Uncomfortable is Good! (I promise!)

This idea may make you a bit uncomfortable. Good! Raising our children, teaching them and supporting them is going to be uncomfortable at times because a lot of the time we are re-learning things that have been embedded in us from our childhoods — and that is hard!

If you feel uncomfortable thinking about this, you are right where you need to be. Look at it this way by thinking back on your childhood and asking these questions: Were you ever given the time and space to disagree with adults or people in authority? Were you taught how to disagree in the most effective and respectful way? If not, how would your thought process behind disagreements be different today if you had that growing up? Now take those thoughts and think about your children. What do you want them looking back on when they are adults? 

I won’t lie to you. As a teacher, this was an uncomfortable thing for me to consider as well. When I have 16 five-year-old children asking me why they need to put away their activities and get ready to go, it seems so easy to just tell them, “Because I said so” and move on. Plus, why do they need a reason? The reason is because I told them to. But, if we really sit down and think about it, that is not what we want our children growing up thinking. At least I don’t. So I changed my thought process. Now I encourage my students to question me. I tell them all the time that if they don’t agree with something I said, tell me about it and let’s talk about it. Ever since I started telling them that, not only have they become more vocal and confident in themselves, but they have also felt more confident in their relationships with others.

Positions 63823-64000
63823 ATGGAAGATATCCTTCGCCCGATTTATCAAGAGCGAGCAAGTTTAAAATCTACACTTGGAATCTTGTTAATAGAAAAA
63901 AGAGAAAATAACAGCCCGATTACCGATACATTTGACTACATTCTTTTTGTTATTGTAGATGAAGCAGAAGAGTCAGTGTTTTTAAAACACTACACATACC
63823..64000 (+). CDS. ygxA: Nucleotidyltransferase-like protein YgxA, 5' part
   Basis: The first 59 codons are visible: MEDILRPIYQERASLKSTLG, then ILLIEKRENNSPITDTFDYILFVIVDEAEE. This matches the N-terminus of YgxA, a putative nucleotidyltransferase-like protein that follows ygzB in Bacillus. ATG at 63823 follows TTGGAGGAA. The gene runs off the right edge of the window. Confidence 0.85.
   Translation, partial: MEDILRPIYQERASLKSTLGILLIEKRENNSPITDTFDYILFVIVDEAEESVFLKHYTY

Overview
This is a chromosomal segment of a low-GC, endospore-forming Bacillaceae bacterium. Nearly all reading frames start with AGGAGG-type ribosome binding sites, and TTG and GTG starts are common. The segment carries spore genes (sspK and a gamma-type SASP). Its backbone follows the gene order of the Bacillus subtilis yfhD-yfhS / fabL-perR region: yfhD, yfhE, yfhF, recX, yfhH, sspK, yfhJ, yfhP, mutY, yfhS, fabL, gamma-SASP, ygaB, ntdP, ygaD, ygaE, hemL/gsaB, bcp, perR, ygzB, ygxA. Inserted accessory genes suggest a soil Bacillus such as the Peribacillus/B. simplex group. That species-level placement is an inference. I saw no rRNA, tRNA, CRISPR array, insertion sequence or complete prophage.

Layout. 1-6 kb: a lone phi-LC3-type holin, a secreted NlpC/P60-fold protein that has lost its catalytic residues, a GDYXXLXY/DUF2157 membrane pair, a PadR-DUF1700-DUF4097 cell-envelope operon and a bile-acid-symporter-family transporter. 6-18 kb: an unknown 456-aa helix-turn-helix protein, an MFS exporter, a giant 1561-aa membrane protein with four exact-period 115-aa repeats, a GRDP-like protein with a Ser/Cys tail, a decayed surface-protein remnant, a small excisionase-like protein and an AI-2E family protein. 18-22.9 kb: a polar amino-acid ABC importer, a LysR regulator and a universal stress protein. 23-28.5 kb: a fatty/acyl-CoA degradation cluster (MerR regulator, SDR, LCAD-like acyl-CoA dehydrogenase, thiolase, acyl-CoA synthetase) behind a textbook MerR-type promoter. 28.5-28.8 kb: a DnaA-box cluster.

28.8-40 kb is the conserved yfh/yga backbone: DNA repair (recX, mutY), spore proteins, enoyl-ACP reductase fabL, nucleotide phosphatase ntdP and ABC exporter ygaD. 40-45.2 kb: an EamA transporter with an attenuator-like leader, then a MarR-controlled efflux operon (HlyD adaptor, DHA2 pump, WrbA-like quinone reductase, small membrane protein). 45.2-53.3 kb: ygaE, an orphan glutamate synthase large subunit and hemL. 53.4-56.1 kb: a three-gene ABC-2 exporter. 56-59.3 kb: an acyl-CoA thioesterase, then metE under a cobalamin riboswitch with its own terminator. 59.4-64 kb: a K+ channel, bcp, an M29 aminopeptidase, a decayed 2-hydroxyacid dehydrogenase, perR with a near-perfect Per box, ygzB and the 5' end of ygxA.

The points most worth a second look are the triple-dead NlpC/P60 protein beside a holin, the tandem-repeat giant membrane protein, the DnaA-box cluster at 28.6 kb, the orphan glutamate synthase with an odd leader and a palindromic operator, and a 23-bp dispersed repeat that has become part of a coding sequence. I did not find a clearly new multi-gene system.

So I challenge you, the next time your child asks why they need to do something you told them to do, take a breath and tell them why. And share with me how it goes! It may be hard or uncomfortable at first, but I promise you it will be worth it!

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Samuel Broaden has been working in the Early Childhood Education field for over 15 years. In this time, he has worked in center-based child care as a teacher and a Center Director. He most recently was working for the Resource and Referral agency in Sacramento County supporting providers in both center-based and family child care homes in enhancing the quality of their programs. Samuel is very passionate about working with and supporting young children and their families. He believes in the importance of nature, play and child-directed learning to the development of each child. He works hard to help support everyone who works with young children to help create more supportive and trusting early learning environments. His work is centered around the idea that we should be the person we needed when we were younger for the children that we work with and that children deserve to be heard and trusted and given the space to discover who they truly are in relation to themselves and the world around them-without judgement.